Aim: The AT.LANTUS study compared insulin glargine initiation and titration using one of two algorithms in suboptimally controlled subjects with type 2 diabetes mellitus (T2DM) based on a primary outcome of severe hypoglycaemia. Secondary outcomes included other categories of hypoglycaemia, glycaemic control, weight changes and insulin dose. Here, we report the results of a subanalysis of the trial, which investigated whether insulin glargine can be initiated and titrated as effectively in primary [general practitioner (GP)] as secondary (hospital) care in patients with T2DM in the UK.
Methods: The main study was a multicentre (n = 611), multinational (n = 59), open-label, 24-week randomized trial in 4,588 suboptimally controlled subjects with T2DM. Insulin glargine was titrated to target fasting blood glucose (FBG) levels of <or=5.5 mmol/l according to algorithm 1 (clinic-driven titration) or algorithm 2 (patient-managed titration). In this substudy, 819 subjects (GP, n = 215; hospital, n = 604) from 57 primary and 130 secondary care centres were included in the subanalysis; subjects were switched to once-daily insulin glargine from baseline treatments that consisted primarily of oral antidiabetic agents (OADs) (38%) only or premixed insulin +/- OAD (23%).
Results: Both the GP and the hospital groups of subjects experienced a low incidence of severe hypoglycaemia (<1%), with significant decreases in HbA1c levels (-0.51 and -0.95% respectively; p < 0.001), large reductions in FBG levels (-2.72 and 3.0 mmol/l respectively; p < 0.001) and modest weight gain of 1 and 1.2 kg respectively (p < 0.05). With the exception of absolute reductions in HbA1c and reductions in basal and prandial insulin made on switching to insulin glargine, there were few significant differences in subjects managed in primary compared with secondary care.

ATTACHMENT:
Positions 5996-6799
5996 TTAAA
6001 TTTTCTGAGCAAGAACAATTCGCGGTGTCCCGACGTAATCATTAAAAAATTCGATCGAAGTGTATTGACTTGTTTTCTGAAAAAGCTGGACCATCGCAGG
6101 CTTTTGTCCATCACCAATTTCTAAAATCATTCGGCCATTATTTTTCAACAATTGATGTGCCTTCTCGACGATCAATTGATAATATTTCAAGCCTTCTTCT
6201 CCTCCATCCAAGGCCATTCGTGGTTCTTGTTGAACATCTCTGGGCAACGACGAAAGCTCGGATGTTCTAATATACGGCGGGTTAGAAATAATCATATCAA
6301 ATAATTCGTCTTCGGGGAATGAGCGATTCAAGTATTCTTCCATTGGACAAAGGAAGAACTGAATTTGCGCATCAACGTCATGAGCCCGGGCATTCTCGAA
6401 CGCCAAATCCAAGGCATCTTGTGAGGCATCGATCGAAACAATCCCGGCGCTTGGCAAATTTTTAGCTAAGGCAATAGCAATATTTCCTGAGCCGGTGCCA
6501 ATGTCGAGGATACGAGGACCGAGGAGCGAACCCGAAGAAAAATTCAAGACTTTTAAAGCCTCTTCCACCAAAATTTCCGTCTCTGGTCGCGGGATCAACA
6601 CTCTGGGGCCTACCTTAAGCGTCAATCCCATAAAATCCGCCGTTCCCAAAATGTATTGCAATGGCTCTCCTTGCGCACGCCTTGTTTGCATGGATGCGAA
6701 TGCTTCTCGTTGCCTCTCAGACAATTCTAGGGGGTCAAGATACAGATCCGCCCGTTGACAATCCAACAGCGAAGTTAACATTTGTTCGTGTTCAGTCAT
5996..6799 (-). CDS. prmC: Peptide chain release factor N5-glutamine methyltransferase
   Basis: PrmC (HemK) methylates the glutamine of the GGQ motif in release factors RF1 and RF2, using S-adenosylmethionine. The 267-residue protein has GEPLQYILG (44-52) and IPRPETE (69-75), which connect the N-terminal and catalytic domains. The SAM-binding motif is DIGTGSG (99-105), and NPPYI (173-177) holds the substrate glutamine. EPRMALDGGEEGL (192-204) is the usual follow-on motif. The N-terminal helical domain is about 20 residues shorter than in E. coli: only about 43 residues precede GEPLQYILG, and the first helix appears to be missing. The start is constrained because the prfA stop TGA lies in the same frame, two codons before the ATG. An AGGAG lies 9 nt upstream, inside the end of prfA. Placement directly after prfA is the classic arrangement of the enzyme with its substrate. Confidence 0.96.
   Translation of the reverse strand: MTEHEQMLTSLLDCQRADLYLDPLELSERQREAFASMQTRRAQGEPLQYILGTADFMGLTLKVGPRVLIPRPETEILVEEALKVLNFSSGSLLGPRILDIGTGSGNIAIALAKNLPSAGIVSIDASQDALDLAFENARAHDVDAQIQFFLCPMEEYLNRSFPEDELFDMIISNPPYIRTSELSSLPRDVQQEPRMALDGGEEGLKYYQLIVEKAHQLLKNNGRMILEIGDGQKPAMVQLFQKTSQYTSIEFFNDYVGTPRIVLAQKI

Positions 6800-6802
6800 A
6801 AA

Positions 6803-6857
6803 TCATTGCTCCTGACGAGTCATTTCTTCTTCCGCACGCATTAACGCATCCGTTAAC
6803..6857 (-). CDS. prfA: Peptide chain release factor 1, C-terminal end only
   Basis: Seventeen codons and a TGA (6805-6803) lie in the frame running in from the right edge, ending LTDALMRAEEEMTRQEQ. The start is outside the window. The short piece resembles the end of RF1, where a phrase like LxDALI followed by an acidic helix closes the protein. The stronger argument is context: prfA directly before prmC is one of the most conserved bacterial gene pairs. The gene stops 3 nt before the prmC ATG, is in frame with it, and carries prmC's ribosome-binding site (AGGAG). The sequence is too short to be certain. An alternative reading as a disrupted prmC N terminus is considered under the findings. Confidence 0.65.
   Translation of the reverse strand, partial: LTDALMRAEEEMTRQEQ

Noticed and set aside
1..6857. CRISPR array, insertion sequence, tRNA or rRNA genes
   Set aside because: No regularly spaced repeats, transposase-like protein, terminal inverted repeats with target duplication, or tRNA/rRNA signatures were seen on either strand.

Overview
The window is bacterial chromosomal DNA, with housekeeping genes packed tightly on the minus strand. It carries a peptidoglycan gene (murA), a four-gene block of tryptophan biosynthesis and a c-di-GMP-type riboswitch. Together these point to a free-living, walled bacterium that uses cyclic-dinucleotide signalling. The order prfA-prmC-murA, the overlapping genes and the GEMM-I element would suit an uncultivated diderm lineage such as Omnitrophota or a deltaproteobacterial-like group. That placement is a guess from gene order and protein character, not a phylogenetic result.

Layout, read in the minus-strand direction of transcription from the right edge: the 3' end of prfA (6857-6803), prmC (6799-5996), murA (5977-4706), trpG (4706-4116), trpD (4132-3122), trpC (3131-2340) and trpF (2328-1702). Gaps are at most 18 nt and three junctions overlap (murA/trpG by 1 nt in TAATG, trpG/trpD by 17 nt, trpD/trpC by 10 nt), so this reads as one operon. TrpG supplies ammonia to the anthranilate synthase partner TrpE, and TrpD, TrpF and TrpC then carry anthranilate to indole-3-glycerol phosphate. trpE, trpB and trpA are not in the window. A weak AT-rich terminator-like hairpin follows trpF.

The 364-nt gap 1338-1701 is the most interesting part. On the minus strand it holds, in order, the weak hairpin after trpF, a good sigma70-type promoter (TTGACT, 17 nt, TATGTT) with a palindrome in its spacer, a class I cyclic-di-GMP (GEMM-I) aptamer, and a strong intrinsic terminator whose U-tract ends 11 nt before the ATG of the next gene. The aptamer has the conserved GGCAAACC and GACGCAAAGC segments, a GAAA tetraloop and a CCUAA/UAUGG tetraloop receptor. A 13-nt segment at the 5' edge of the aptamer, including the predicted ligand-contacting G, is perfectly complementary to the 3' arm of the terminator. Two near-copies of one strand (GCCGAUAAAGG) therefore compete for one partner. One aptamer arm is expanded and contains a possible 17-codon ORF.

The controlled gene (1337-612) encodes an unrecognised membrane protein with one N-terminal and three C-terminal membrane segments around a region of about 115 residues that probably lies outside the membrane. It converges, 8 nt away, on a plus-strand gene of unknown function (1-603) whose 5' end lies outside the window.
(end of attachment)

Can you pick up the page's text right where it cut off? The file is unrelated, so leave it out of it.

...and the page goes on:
Conclusions: This study shows that despite differences in diabetes duration and baseline glycaemic control, an insulin glargine-based therapy can be safely and effectively initiated in a diverse range of suboptimally controlled subjects with T2DM in both primary and secondary care settings in the UK. Rates of hypoglycaemia were low and consistent with the results of the main study. Absolute reductions in HbA1c were greatest in the secondary care setting, but similar levels of glycaemic control were achieved in both groups due to differences in baseline HbA1c. In the patients managed in primary care, there was an overall reduction in prandial and basal insulin used when switching to a basal insulin regimen and a lack of titration of prandial insulin. Therefore, the role of prandial insulin, its initiation and titration, appears to be an area that requires more focus in primary care.